Robert Louis Stevenson is best known for his novels ‘Treasure Island’, ‘Kidnapped’, and ‘Dr Jekyll and Mr Hyde’. However, before finding fame as a novelist, Stevenson wrote a marvellous travel book called Travels with a Donkey in the Cévennes.
The book follows the adventures of Stevenson and his donkey, Modestine, as they make a 12-day hike through the Cévennes mountains in the south-west of France in 1878.
It’s a very funny and well-written book, it’s easy to see how Stevenson would one day become a famous story teller.
Here’s the opening paragraph just to give you a taste for the tone of the book:
Makes me chuckle each time I read it!
At one stage on the hike, Stevenson camps outdoors and spends a page recounting his night under the stars. It’s a lengthy piece but worth quoting in full as it accurately describes the joys to be found from wild camping:
“The trees grew thickly round the glade…and the encampment felt secure and private like a room. By the time I had made my arrangements and fed Modes-tine, the day was already beginning to decline. I buckled myself to the knees into my sack and made a hearty meal; and as soon as the sun went down, I pulled my cap over my eyes and fell asleep.
Night is a dead monotonous period under a roof; but in the open world it passes lightly, with its stars and dews and perfumes, and the hours are marked by changes in the face of Nature. What seems a kind of temporal death to people choked between walls and curtains, is only a light and living slumber to the man who sleeps afield.
All night long he can hear Nature breathing deeply and freely; even as she takes her rest, she turns and smiles; and there is one stirring hour unknown to those who dwell in houses, when a wakeful influence goes abroad over the sleeping hemisphere, and all the outdoor world are on their feet.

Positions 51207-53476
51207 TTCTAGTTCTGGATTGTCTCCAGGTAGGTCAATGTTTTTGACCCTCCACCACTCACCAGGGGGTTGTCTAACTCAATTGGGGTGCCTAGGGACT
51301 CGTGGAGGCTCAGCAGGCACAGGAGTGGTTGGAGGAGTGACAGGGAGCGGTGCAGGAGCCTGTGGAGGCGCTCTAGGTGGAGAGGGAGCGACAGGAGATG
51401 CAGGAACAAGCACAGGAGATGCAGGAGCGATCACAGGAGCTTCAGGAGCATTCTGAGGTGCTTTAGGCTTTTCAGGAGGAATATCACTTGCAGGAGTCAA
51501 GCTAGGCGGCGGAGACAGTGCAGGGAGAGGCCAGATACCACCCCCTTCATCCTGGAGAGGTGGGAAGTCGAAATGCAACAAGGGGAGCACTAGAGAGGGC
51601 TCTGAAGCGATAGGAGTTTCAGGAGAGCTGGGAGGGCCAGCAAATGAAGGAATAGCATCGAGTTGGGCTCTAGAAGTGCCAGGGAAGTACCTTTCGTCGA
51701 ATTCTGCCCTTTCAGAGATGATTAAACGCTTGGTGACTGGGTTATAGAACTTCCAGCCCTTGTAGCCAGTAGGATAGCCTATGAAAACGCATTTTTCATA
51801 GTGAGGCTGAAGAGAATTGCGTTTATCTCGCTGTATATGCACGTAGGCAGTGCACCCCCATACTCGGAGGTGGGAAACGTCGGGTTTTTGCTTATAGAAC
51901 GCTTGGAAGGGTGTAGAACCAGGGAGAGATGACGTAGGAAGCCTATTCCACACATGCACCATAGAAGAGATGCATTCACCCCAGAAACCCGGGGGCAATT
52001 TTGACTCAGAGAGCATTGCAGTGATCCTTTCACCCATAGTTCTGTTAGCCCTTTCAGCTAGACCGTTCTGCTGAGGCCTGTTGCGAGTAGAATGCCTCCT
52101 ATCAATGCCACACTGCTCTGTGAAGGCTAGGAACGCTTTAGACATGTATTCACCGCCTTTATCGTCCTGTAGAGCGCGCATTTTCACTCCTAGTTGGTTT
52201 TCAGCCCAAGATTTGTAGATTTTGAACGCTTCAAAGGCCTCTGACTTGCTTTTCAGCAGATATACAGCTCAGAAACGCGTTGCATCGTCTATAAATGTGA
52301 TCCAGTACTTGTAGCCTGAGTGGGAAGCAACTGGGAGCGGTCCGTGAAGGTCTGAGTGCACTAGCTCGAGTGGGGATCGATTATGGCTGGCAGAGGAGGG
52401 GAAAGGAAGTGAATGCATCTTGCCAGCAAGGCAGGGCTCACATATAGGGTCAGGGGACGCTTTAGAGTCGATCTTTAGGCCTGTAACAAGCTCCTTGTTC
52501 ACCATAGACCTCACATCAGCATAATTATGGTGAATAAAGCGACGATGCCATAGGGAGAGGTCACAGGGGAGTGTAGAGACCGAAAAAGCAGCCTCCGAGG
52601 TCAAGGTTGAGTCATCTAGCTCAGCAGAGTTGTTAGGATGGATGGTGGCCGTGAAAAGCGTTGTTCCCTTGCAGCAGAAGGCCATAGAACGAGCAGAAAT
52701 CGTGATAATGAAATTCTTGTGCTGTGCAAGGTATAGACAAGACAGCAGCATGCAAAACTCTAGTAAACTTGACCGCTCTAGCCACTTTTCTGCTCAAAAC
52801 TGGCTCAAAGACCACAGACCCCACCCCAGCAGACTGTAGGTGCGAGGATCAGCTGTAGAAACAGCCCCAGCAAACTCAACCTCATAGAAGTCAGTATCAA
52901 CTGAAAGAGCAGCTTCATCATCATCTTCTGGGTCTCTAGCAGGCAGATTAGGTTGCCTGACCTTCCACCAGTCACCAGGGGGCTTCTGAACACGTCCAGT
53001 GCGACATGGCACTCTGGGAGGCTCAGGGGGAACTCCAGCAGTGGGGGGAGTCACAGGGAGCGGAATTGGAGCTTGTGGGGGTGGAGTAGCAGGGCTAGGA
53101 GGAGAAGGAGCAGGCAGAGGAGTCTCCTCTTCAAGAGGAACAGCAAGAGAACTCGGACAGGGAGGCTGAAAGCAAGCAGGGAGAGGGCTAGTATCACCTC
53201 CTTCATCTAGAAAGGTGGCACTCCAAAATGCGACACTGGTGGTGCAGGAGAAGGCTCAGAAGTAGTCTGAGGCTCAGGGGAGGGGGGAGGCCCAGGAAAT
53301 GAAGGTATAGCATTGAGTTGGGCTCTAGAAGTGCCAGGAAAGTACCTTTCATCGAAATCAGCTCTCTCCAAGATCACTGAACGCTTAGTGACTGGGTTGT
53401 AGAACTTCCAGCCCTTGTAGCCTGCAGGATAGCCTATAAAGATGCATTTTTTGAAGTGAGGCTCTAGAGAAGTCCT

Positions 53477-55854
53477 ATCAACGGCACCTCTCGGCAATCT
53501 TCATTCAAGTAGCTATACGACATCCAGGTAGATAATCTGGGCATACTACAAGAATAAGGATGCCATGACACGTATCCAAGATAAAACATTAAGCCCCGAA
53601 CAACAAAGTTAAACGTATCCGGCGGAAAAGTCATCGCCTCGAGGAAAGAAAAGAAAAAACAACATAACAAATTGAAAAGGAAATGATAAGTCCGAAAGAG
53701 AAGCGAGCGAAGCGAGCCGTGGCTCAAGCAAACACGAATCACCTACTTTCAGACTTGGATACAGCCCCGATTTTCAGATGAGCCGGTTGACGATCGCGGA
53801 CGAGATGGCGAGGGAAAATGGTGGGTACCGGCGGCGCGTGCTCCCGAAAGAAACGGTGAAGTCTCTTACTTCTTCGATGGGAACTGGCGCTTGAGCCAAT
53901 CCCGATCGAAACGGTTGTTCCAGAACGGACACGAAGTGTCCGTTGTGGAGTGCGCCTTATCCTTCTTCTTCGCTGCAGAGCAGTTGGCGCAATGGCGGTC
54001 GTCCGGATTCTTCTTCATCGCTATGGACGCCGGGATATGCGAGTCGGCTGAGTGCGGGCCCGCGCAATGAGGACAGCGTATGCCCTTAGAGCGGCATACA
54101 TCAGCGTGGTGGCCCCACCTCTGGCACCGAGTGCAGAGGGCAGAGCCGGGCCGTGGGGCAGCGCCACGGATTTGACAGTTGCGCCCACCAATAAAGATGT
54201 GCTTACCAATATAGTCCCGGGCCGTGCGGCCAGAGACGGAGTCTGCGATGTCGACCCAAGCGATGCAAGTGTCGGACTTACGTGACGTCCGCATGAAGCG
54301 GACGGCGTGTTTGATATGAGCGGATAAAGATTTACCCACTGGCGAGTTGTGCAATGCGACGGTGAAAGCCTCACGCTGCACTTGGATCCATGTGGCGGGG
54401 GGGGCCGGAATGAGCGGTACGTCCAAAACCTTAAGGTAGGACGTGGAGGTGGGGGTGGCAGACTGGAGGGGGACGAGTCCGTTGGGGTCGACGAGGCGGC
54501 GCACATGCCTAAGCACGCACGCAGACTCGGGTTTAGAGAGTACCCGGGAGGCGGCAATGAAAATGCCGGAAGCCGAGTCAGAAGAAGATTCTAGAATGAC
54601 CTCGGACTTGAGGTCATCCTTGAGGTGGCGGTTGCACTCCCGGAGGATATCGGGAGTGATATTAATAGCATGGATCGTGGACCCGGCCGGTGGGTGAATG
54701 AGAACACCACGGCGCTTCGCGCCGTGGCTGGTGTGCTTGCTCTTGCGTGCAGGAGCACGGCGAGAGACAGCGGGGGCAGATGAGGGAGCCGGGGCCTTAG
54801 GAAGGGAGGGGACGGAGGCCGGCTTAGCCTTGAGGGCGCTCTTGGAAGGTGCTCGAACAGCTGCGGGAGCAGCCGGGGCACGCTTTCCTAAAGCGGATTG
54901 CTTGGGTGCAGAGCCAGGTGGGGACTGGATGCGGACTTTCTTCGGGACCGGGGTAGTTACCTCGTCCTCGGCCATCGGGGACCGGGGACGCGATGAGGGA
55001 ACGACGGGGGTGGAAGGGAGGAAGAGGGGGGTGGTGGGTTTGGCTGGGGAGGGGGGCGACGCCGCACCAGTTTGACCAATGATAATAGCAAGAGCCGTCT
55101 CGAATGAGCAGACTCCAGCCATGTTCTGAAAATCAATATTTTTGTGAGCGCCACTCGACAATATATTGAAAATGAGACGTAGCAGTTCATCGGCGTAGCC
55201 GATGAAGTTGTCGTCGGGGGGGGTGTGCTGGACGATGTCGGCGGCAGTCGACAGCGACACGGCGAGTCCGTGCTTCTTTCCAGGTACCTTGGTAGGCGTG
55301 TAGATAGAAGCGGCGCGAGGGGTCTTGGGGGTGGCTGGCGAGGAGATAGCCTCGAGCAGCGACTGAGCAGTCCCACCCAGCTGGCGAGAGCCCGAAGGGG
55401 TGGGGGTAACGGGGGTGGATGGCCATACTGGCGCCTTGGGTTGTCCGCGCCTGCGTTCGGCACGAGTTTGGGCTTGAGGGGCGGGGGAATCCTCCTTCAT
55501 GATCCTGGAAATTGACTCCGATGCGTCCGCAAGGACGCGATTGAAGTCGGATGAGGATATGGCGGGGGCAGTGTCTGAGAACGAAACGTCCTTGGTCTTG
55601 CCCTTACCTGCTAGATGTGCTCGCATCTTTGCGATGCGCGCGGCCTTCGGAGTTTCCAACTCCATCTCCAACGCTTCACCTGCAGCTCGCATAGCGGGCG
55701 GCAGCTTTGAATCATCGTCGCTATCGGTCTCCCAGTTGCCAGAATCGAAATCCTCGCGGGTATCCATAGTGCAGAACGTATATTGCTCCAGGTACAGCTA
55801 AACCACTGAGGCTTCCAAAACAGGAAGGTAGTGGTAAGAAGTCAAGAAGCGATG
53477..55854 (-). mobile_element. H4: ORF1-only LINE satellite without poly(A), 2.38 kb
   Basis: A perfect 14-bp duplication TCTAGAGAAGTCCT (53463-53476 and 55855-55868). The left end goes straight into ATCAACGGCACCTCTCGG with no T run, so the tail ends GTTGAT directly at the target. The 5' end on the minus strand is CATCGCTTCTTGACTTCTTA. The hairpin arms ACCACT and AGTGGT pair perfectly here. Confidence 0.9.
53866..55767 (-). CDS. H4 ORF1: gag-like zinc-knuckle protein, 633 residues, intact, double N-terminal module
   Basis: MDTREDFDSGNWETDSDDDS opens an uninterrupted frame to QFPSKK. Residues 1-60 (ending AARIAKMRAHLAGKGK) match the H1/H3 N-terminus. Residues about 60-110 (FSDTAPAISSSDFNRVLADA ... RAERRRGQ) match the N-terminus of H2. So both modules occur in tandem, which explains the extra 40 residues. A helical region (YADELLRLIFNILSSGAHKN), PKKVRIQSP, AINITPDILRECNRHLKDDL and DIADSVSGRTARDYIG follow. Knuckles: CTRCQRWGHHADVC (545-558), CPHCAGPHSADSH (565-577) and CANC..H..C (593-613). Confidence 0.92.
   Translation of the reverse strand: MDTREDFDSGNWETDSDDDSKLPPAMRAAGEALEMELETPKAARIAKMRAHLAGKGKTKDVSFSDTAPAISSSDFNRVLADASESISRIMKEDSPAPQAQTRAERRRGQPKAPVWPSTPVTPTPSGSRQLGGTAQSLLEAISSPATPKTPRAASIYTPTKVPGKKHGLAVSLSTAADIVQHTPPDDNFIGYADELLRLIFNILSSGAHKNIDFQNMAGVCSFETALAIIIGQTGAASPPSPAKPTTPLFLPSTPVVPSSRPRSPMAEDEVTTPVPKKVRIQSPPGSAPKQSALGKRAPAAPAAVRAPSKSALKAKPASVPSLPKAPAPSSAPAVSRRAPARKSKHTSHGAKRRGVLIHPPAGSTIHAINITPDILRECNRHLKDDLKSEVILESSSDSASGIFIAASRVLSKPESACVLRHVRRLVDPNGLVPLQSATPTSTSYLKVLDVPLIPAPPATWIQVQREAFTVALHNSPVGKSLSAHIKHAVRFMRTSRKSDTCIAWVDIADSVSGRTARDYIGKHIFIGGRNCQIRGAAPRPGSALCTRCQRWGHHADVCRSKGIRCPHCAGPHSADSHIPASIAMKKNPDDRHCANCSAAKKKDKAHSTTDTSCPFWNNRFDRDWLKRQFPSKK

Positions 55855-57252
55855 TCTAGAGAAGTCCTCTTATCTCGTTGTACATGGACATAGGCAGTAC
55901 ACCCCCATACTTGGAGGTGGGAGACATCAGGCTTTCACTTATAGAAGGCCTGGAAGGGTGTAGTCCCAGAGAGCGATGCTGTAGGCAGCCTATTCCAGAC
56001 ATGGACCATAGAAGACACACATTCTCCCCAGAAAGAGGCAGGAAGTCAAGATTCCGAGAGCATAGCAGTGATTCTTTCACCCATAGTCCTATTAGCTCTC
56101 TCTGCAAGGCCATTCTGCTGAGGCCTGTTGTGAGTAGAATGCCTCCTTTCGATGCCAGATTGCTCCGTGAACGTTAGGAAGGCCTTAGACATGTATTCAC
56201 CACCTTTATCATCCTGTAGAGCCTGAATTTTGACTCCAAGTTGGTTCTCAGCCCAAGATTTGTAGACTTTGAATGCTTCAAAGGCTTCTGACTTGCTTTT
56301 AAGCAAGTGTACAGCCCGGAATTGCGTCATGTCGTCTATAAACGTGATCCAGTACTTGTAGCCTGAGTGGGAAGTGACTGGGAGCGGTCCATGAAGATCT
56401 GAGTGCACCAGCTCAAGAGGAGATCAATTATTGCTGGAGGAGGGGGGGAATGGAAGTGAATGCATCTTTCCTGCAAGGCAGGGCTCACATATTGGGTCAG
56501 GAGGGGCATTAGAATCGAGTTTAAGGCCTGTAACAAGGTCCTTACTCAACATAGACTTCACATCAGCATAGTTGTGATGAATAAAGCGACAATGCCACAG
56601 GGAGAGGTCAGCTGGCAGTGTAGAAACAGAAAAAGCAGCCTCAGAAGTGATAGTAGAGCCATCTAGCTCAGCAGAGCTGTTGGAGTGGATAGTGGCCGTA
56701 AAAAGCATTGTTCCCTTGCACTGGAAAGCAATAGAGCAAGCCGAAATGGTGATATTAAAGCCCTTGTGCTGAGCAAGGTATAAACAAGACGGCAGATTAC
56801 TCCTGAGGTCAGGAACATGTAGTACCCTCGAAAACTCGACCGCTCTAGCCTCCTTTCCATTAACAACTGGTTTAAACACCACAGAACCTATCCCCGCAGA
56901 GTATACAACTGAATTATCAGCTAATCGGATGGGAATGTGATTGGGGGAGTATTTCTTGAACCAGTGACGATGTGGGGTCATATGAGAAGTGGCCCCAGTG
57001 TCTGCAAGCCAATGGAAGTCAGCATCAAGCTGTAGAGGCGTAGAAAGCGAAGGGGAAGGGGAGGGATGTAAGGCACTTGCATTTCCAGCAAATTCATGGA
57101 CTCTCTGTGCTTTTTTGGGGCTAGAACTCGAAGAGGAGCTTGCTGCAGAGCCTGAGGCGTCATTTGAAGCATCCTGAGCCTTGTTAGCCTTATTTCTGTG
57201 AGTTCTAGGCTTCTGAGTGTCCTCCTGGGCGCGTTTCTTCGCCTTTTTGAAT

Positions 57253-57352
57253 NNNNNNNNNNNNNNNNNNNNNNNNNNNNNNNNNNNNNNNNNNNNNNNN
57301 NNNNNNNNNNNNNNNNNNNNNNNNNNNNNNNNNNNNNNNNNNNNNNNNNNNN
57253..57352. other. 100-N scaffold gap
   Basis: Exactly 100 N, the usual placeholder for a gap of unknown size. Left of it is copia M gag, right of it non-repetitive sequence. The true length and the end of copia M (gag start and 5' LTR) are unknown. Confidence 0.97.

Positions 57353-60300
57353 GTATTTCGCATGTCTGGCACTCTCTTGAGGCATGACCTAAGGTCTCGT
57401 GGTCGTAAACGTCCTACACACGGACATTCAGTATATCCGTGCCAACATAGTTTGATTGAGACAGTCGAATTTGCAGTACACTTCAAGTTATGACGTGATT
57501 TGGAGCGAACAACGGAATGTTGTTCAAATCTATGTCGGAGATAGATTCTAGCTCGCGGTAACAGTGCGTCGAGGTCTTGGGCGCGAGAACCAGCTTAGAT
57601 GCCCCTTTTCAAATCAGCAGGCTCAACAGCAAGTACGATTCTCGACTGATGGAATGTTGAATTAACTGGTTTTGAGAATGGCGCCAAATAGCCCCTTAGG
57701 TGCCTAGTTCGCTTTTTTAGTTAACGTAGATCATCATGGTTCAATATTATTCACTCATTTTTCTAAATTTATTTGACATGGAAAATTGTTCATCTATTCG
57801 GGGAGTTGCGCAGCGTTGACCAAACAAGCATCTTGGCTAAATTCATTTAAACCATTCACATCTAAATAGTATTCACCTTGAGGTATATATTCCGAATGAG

It is then that the cock first crows, not this time to announce the dawn, but like a cheerful watchman speeding the course of night. Cattle awake on the meadows; sheep break their fast on dewy hillsides, and change to a new lair among the ferns; and houseless men, who have lain down with the fowls, open their dim eyes and behold the beauty of the night.
I wakened thirsty. My tin was standing by me half full of water. I emptied it at a draught; and feeling broad awake after this internal cold aspersion, sat upright to make a cigarette. The stars were clear, coloured, and jewel-like, but not frosty.
I have not often enjoyed a more serene possession of myself, nor felt more independent of material aids. The outer world, from which we cower into our houses, seemed after all a gentle habitable place; and night after night a man’s bed, it seemed, was laid and waiting for him in the fields, where God keeps an open house.
I thought I had rediscovered one of those truths which are revealed to savages and hid from political economists; at the least, I had discovered a new pleasure for myself.”
Wild camping; ‘one of those truths which are revealed to savages and hid from political economists‘, I really couldn’t have put it better myself.